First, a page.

On May 22, 2019, STC-SM welcomed Liz Fraley to Ann Arbor all the way from the STC East Bay Chapter in California. In addition to being a prolific speaker and well-known contributor in the technical communication community, Liz is the founder of Single-Sourcing Solutions, TC Camp, and the TC Dojo. Liz spoke with us for over an hour and engaged us in a fascinating discussion about a topic she understands deeply: The Power of Single-Sourcing.
Separate Form From Content
With single-sourcing, authors chunk content into individual topics that primarily deal with one task, concept, or reference. These topics are then saved as separate, stand-alone files. Authors commonly use an XML editor to create each topic according to the DITA standard. The final visual layout and formatting is defined by a stylesheet and performed automatically.
Once the individual topics are created, they can be reused across different documents and publishing formats (web, print, mobile apps, etc.). Because content is created once and reused when and where it is needed, single-sourcing has several key advantages over other types of document creation:
- Increases efficiency and streamlines authoring effort.
- Minimizes the risk of error created by copying or otherwise duplicating content across multiple documents and versions.
- Improves consistency, thereby reducing translation costs.
- Reduces formatting/layout effort and costs.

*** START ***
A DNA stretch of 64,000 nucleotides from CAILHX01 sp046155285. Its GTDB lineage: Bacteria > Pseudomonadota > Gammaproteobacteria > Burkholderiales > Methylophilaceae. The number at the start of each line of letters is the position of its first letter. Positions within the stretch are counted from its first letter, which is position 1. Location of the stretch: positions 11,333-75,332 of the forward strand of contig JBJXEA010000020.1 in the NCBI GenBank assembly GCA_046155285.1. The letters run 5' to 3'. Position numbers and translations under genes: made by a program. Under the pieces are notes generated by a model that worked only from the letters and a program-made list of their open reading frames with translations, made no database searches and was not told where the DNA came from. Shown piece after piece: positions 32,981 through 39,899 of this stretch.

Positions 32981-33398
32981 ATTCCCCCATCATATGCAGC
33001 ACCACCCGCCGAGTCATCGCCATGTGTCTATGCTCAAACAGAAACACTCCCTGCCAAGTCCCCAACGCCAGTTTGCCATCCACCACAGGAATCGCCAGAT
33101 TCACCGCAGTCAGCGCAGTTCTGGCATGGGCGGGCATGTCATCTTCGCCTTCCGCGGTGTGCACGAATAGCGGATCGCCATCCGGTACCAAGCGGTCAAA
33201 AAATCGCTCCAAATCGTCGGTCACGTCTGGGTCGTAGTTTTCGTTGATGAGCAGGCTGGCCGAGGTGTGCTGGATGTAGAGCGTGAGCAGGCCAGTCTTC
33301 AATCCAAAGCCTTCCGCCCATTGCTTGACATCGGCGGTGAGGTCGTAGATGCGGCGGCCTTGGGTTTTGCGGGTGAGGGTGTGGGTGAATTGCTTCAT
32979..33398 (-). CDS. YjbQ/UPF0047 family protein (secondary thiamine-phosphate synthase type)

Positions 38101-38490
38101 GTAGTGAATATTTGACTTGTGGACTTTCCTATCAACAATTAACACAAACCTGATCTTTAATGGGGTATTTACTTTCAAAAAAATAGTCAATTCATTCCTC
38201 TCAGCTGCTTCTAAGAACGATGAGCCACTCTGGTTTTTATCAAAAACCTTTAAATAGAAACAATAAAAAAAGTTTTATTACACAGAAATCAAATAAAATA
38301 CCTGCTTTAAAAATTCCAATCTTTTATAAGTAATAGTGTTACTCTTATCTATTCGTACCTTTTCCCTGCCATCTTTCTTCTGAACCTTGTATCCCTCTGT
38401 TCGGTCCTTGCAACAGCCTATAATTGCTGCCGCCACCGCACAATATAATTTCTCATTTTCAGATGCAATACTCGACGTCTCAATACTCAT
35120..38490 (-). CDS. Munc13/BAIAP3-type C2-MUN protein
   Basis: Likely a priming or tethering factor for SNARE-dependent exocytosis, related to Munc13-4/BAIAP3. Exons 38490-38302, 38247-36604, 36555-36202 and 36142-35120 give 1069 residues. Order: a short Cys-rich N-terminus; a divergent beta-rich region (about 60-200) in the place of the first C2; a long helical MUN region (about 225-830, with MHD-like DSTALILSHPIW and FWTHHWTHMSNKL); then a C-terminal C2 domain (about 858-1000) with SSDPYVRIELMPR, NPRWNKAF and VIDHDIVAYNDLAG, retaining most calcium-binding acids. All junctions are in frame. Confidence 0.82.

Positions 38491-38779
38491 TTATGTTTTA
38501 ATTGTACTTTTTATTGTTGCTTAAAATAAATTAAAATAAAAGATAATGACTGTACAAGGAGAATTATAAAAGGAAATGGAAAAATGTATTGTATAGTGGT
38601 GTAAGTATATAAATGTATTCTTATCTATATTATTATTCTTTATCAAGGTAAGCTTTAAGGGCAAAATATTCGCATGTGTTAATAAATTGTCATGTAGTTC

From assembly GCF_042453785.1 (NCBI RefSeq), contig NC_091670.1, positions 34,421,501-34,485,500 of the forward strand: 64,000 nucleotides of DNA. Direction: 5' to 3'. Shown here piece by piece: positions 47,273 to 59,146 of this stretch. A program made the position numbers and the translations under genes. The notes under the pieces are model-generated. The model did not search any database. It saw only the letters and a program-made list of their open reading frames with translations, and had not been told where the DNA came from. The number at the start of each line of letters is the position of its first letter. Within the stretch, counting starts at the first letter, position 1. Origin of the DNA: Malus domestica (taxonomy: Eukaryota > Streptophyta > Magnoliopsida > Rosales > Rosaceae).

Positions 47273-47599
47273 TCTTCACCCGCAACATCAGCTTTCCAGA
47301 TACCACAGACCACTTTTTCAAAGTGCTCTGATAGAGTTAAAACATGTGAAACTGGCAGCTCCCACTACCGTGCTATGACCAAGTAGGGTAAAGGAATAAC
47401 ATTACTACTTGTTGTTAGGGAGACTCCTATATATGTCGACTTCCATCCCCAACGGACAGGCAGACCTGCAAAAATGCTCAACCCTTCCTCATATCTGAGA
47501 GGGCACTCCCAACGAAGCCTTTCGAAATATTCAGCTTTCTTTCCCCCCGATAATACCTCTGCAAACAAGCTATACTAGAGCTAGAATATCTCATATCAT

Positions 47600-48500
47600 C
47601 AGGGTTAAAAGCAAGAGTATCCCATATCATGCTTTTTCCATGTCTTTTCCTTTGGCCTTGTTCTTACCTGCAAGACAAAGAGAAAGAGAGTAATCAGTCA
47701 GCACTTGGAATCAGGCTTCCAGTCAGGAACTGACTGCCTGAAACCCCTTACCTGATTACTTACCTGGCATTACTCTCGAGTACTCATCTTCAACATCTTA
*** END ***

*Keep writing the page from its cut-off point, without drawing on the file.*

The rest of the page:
- Increases productivity by allowing employees to add the most value as subject-matter experts (SMEs).
- Reduces time to delivery because documents can be assembled faster.
A Tool Is Just a Tool
While many of us tend to think of software tools as determining how we work with and manage content, Liz encouraged us to think of single-sourcing as a methodology, not technology. The methodology is only as powerful as the processes in place to manage it successfully.
Therefore, if a company wants to move to single-sourcing and performs a thorough inventory and analysis of their documentation, workflows, potential to reuse content, and desired publishing formats, the best software tool to use should be obvious. This is why it is critical to have a clear vision along with strong planning and project management in place before moving to single-sourcing.
Another way to introduce single-sourcing is to start with a small project and go from there. Because content is always changing, and change triggers more change, there may never be a “perfect” time to start creating documents using the single-sourcing methodology. Liz inspired us to believe, however, that incremental steps in this direction are possible in almost any organization.
Many thanks to Liz for presenting and to our friends at Michigan Medicine for providing a fantastic space to meet at the University of Michigan North Campus Research Center in Ann Arbor, along with expert directions to and from the meeting room. We hope to collaborate again soon!